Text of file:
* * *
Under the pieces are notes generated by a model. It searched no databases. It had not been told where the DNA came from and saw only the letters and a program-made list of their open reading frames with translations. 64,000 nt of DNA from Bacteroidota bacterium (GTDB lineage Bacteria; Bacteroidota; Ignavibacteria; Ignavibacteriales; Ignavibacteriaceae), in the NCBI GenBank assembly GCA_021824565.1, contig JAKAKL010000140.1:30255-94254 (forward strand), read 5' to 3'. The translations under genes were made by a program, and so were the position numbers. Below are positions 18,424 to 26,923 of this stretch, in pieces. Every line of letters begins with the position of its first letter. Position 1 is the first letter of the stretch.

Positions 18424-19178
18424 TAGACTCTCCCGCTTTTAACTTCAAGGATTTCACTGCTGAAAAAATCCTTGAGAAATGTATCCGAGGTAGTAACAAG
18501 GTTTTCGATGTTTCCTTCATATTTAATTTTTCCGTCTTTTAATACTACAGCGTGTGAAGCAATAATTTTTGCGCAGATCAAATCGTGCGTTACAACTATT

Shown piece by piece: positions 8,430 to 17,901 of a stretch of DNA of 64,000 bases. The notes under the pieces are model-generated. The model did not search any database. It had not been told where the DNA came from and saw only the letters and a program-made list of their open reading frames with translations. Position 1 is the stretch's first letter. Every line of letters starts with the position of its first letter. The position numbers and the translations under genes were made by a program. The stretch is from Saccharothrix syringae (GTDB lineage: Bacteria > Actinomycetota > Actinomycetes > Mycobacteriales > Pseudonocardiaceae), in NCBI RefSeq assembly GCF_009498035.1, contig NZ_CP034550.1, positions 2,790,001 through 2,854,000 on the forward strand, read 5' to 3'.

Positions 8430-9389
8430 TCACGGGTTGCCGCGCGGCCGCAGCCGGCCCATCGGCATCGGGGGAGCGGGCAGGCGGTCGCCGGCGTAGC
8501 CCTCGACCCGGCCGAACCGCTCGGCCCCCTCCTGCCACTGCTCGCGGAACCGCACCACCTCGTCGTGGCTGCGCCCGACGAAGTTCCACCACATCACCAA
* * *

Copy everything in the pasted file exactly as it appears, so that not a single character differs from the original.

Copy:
Under the pieces are notes generated by a model. It searched no databases. It had not been told where the DNA came from and saw only the letters and a program-made list of their open reading frames with translations. 64,000 nt of DNA from Bacteroidota bacterium (GTDB lineage Bacteria; Bacteroidota; Ignavibacteria; Ignavibacteriales; Ignavibacteriaceae), in the NCBI GenBank assembly GCA_021824565.1, contig JAKAKL010000140.1:30255-94254 (forward strand), read 5' to 3'. The translations under genes were made by a program, and so were the position numbers. Below are positions 18,424 to 26,923 of this stretch, in pieces. Every line of letters begins with the position of its first letter. Position 1 is the first letter of the stretch.

Positions 18424-19178
18424 TAGACTCTCCCGCTTTTAACTTCAAGGATTTCACTGCTGAAAAAATCCTTGAGAAATGTATCCGAGGTAGTAACAAG
18501 GTTTTCGATGTTTCCTTCATATTTAATTTTTCCGTCTTTTAATACTACAGCGTGTGAAGCAATAATTTTTGCGCAGATCAAATCGTGCGTTACAACTATT

Shown piece by piece: positions 8,430 to 17,901 of a stretch of DNA of 64,000 bases. The notes under the pieces are model-generated. The model did not search any database. It had not been told where the DNA came from and saw only the letters and a program-made list of their open reading frames with translations. Position 1 is the stretch's first letter. Every line of letters starts with the position of its first letter. The position numbers and the translations under genes were made by a program. The stretch is from Saccharothrix syringae (GTDB lineage: Bacteria > Actinomycetota > Actinomycetes > Mycobacteriales > Pseudonocardiaceae), in NCBI RefSeq assembly GCF_009498035.1, contig NZ_CP034550.1, positions 2,790,001 through 2,854,000 on the forward strand, read 5' to 3'.

Positions 8430-9389
8430 TCACGGGTTGCCGCGCGGCCGCAGCCGGCCCATCGGCATCGGGGGAGCGGGCAGGCGGTCGCCGGCGTAGC
8501 CCTCGACCCGGCCGAACCGCTCGGCCCCCTCCTGCCACTGCTCGCGGAACCGCACCACCTCGTCGTGGCTGCGCCCGACGAAGTTCCACCACATCACCAA